Amid novel coronavirus fallout, and ahead of National Assembly elections, South Korean President Moon Jae-in pictured), as well as parliament, the Bank of Korea and local governments are going all-out on economic relief. Photo: AFP / Jung Yeon-je

Washington’s and Seoul’s contentious multi-round talks for a new agreement on splitting the cost of keeping 28,500 US troops in South Korea have led to unnecessary tensions between the two allies at a time when Kim Jong Un is again ratcheting up tensions in the region with renewed projectile launches. While US President Donald Trump’s tough bargaining to protect the American taxpayer is right in spirit, the fivefold increase he is asking of Seoul is an excessive opening bid that threatens the strength of the US-ROK alliance and overlooks the strategic value of American forces on South Korean soil.

Taking into account the security challenges of Northeast Asia and the broader Indo-Pacific region, the desire for improved deals must not override American strategic needs in the region. As such, striking a balance between cost sharing arrangements and addressing national defense interests are vital amid the ongoing North Korea nuclear crisis and the growing US-China rivalry.

While the current disagreement is unlikely to cause a collapse of the US-South Korean alliance, there have been consequences to the drawn-out dispute. Last November, the defense ministers of Seoul and Beijing agreed to “foster bilateral exchanges” and  “cooperation in defense,” proceed with the establishment of additional military hotlines, and arrange a visit by South Korean Defense Minister Jeong Kyeong-doo to China. The purpose of the deepened cooperation, it was stated, was to ensure stability in Northeast Asia.

The Trump administration’s demand of a sharp rise in the amount that Seoul pays for US troops – an increase to $5 billion from the $923 million that was paid to Washington in 2018 – has bred resentment in South Korea. A poll in 2019 indicated that South Koreans view the ask as too much and disapprove of agreeing to such a deal.

The public sentiment expressed in the survey indicate that caving to Trump would be political suicide for South Korean President Moon Jae-in. This compounds the existing difficulties of dealing with the left-leaning president, who had a history of opposing US foreign policy long before he came to office.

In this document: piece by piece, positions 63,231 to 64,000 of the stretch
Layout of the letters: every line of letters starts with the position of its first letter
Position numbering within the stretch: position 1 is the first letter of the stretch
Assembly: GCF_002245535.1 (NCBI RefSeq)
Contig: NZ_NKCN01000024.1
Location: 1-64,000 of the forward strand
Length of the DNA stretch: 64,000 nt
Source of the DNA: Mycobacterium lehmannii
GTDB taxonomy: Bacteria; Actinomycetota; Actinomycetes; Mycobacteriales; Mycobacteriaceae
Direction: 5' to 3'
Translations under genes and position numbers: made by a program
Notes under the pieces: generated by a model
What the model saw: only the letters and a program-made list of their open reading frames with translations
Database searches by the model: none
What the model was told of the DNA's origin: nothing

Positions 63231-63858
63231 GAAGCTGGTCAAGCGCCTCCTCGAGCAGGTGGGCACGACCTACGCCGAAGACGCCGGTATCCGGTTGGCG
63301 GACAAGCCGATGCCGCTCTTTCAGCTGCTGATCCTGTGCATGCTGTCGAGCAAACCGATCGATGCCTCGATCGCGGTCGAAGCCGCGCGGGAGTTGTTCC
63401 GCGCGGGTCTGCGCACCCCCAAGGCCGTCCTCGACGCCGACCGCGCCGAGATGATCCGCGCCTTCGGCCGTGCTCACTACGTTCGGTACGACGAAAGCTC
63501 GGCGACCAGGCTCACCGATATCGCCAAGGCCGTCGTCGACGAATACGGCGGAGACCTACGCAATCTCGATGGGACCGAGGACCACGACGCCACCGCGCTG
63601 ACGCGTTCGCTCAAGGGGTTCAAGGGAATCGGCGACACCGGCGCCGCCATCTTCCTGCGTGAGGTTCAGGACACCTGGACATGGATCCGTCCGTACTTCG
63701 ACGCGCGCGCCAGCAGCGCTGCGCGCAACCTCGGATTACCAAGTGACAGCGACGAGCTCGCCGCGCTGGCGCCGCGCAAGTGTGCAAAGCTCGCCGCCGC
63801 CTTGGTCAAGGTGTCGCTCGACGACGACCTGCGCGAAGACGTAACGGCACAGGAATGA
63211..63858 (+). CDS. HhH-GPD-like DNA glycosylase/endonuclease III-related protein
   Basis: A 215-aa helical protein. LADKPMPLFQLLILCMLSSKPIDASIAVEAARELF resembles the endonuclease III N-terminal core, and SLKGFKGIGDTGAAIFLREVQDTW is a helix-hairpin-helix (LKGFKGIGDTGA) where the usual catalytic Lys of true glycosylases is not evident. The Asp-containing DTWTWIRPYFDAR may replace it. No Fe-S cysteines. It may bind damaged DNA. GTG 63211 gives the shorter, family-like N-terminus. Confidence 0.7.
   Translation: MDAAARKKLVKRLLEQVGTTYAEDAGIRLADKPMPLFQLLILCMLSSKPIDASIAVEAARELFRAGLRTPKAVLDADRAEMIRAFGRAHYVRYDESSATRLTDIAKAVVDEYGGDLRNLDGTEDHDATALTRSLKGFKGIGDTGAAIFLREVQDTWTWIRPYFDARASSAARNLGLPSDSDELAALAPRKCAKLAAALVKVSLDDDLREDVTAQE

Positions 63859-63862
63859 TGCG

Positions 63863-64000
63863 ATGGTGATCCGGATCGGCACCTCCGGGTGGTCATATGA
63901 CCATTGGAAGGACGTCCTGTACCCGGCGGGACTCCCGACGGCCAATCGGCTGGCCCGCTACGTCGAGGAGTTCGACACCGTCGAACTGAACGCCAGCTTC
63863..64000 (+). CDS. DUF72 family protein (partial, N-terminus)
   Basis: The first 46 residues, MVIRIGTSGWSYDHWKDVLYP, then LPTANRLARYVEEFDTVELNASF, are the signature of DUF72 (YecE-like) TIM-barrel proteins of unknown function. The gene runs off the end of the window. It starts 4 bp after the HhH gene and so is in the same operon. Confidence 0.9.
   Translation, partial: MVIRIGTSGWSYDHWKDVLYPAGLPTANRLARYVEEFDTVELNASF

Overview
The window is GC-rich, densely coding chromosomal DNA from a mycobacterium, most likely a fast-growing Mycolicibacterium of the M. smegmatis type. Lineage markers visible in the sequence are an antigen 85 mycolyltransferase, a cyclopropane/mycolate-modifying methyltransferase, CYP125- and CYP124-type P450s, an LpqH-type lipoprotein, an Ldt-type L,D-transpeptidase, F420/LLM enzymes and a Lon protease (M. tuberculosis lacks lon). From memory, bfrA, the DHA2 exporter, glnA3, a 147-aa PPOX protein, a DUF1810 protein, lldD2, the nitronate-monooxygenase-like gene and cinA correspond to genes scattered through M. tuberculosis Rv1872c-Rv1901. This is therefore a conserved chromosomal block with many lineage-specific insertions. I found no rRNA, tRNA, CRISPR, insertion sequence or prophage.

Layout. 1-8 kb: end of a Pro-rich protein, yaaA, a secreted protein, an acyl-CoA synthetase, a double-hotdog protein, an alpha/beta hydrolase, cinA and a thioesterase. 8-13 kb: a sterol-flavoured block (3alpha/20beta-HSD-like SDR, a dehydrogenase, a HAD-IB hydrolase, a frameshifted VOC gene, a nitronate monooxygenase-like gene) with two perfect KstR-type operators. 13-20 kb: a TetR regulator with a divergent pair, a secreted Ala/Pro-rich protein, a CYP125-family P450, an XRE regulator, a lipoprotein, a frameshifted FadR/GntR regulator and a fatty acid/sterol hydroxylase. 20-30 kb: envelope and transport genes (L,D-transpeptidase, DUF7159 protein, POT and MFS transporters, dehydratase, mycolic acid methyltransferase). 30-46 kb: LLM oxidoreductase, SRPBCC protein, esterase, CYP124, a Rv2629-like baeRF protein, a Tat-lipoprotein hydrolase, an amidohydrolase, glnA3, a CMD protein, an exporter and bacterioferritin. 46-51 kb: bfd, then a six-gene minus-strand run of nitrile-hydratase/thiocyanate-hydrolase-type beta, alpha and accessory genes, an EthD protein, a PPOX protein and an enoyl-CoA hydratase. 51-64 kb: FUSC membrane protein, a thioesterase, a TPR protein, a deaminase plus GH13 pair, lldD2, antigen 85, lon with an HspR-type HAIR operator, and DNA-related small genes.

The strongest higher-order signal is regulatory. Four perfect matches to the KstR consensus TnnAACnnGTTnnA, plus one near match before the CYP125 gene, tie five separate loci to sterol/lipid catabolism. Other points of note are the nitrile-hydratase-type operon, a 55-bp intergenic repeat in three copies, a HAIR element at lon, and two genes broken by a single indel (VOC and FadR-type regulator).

An important factor in Trump’s negotiating position is his belief that US allies are free riders and that they ought to pay more for the security benefits provided by the American military. According to reporting by Bloomberg, the US president advocates a policy called “Cost Plus 50,” a demand that allies finance the cost of hosting US military facilities and troops in addition to a 50% premium for the “privilege” of Washington’s protection. Part of this proposed policy would require that countries that host American troops, that is, South Korea, Germany and Japan, pay five to six times as much as they currently do.

While the “free rider” charge may be true of some of Washington’s European allies – 19 of the North Atlantic Treaty Organization’s 29 member states have not lived up to the 2%-of-GDP defense-spending goal set at the 2014 Wales summit – this is not true of Seoul, which spends 2.6% of GDP on defense on a yearly basis. Beyond this, since 2015 South Korea has made $13 billion in American arms purchases and paid more than 90% of the cost to upgrade US Army Garrison Humphreys, the largest American overseas military base. 

From a simple arithmetic perspective, it can be argued that Washington has at times gotten the upper hand in its transactions with Seoul.

However, Trump’s concerns about America’s defense relationships do not end with cost issues. He also thinks they lack reciprocity. According to accounts, Trump believes that Washington bears too much responsibility in these relationships given that the US is required to come to the aid of allies in the event of an attack while they are not obliged to do the same for Washington.

Yet as analysts Sue Mi Terry, Bruce Klingner and Jung Pak have pointed out, this ignores the fact that Seoul has fought shoulder-to-shoulder with Washington in every conflict since the Korean War as well as participating in anti-piracy operations off the Horn of Africa, contributing to US-led peacekeeping operations worldwide and, most recently, sending a naval unit to support American patrols in the Strait of Hormuz.

By every measure, Seoul has demonstrated its commitment to the alliance and served as an important contributor to the postwar order.

Last, Washington’s security alliance with Seoul provides another advantage that arguably overrides in value the relationship’s perceived costs and burdens: South Korea’s strategic geography. By hosting US forces, South Korea contributes to the deterrence of regional states that are hostile to American interests, that is, China, North Korea and Russia, and serves as a key launching point for operations on the Korean Peninsula and in the broader region.

President Trump deserves credit for bargaining hard on behalf of American taxpayers. However, better deals should not come at the expense of security objectives or the values that the American and South Korean peoples share as sister democracies and brothers-in-arms.

South Korea and the United States are well served by their defense treaty, which amounts to more than commercial transactions. As with all relationships, this alliance must be nurtured to address the needs of our time to ensure the security of a rapidly rising part of the world where Washington will continue to have interests for years to come.

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